Monday, December 13, 2021

“Wisely and Slow; They Stumble that Run Fast.”

Finding a Better Value Proposition for the SEC's Sec Lending Disclosure Rule

Author: David Schwartz J.D. CPA

The SEC has proposed a radical and potentially very costly reporting regime for securities finance transactions to increase transparency "to brokers, dealers, and investors."  While there is no requirement for the Commission to discuss or examine the economic effects of regulatory alternatives, in this case, they have included some alternatives it could consider to the reporting structure they propose, presumably to focus potential commenters on specific ideas they want explored. The Commission has seemingly outsourced the economic analysis of its suggested alternatives to industry commenters. Also, by doing so, the Commission has hinted it is interested in hearing about well-supported alternatives, and may even be inviting counter-proposals. 

Comments (0)
Number of views (921)

Friday, January 6, 2017

BIS Postpones Final Act of Basel III

Miss Otis regrets she's unable to lunch today.

Author: David Schwartz J.D. CPA

In a sparsely worded press release on January 3, 2017, the Bank for International Settlements announced that the January 8 meeting of the group of central bank governors and heads of supervision (GHOS) has been postponed. At this meeting, the GHOS were to finalize long awaited rules that will determine how much capital lenders have to set aside against loans and other assets. Citing unfinished work necessary to calibrate banks' risk-weighted capital ratios, BIS chose to move finalization off for the present.  

Comments (0)
Number of views (5400)

Monday, December 5, 2016

Basel Chair Calls for More Research into Bank Risk Models

Author: David Schwartz J.D. CPA

In his December 2, 2016 keynote speech at the second Conference on Banking Development, Stability and Sustainability, Basel Committee Chairman Stefan Ingves invited the financial industry and academics to help better calibrate capital and liquidity standards. As the Committee finalizes Basel III, Ingves said that he welcomes research and rigorous analysis of how the Committee should think about the capital benefits of allowing banks to use internally modeled approaches to calibrate appropriate capital floors. While standardized modeling approaches have the benefit of being uniform and simple, they lack precision and may ignore real differences in risk among banks better addressed by internal models. Recognizing that “academic challenge…is an essential ingredient of a healthy financial and regulatory system,” Chairman Ingves says that the Basel Committee is eager to see research that answers questions like:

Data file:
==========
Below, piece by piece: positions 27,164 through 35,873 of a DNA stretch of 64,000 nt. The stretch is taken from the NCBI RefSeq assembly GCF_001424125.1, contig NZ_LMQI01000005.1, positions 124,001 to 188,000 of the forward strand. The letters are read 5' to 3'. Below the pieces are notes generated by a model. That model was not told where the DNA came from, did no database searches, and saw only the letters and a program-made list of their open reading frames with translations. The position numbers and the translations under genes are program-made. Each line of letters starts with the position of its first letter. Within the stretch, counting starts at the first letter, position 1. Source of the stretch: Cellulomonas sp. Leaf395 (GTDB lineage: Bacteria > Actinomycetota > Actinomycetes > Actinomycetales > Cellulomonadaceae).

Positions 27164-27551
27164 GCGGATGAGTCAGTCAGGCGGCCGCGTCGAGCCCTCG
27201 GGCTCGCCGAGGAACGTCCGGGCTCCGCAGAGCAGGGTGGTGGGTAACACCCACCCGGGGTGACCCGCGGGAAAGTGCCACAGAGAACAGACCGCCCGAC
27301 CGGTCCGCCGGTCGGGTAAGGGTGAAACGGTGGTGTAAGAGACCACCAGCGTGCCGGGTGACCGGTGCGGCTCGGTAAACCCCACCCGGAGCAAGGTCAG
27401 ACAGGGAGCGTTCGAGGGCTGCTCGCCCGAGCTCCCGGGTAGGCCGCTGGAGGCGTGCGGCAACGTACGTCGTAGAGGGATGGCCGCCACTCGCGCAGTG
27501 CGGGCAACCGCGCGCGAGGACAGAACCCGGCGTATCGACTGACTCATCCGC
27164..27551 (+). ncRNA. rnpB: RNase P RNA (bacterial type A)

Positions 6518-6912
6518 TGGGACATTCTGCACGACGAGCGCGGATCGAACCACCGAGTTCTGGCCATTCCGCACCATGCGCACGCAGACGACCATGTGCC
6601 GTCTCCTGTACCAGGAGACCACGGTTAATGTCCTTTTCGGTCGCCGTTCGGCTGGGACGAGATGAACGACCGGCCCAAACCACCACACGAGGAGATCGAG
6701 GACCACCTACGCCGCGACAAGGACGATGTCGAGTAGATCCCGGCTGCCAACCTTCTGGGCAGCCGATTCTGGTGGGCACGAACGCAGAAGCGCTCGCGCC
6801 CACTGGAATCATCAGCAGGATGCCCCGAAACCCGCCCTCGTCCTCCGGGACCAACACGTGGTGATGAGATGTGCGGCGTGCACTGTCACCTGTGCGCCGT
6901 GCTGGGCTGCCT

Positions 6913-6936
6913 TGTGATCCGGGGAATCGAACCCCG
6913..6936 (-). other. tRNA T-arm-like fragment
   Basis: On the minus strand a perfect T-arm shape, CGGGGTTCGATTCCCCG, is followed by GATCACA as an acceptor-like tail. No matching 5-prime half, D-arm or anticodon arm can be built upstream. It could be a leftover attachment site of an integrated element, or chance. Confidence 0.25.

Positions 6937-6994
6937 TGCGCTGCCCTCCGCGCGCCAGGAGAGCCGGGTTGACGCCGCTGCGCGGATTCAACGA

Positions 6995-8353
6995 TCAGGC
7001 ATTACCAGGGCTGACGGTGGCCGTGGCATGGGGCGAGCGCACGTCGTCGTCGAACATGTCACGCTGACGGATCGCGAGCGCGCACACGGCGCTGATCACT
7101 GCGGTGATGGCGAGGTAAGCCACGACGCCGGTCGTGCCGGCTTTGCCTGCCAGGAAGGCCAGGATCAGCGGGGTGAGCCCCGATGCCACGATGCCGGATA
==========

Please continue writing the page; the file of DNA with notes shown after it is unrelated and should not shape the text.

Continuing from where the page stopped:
• What are the pre-conditions for such models to produce better outcomes than, say, simpler standardized approaches? 
  • To whom do the benefits of improved modeling accrue?  For example, if a bank using a model can lower its capital requirements by, say, 30%, what are the financial stability and real economy benefits of such an approach? 
  • To what extent do the benefits of modeling accrue to lower-risk borrowers as opposed to the parties being compensated for developing and using the models?
Comments (0)
Number of views (6034)

Monday, May 16, 2016

BIS Publishes Survey on Integration of Regulatory Capital and Liquidity Instruments

Author: David Schwartz J.D. CPA

In March 2016, the Bank for International Settlements (BIS) published a paper reviewing the current knowledge and empirical data on the effects of new bank capital and liquidity requirements.  This literature review is comprised of three essays surveying the current body of research and empirical studies on liquidity and its interaction with capital and on other supervisory requirements.


Because the study is a literature review, BIS did not perform empirical analysis of its own. Rather, the authors carefully examined the available studies performed, assessed their scope, methodologies, and results, and drew conclusions regarding what has been learned thus far, noting gaps or areas still in development.  Overall, the literature review’s authors found that, because new capital requirements have been in place for quite awhile, a great deal of research has already been performed on their costs and benefits, as well as their effects on economic activity. In contrast, liquidity requirements and other supervisory tools like buffers and stress tests have only been implemented since the recent financial crisis. As a result, there has been far less time to study their efficacy or their knock-on effects, leaving gaps in the literature.

Comments (0)
Number of views (5551)

Thursday, April 28, 2016

OFR Data Finds US Banks Still the Most Systemically Important

Author: David Schwartz J.D. CPA

On April 13, 2016, the Office of Financial Research (OFR) published its annual systemic importance data for the world’s larges banks.  Based on data released in 2013 and 2014 by the Basel Committee, the OFR’s report examined data for the global 30 banks designated as G-SIBs, which included eight US bank holding companies.  The OFR’s data collection and analysis is particularly significant because, beginning this year, regulators will employ this systemic importance data in determining capital requirements for banks.

Comments (0)
Number of views (5106)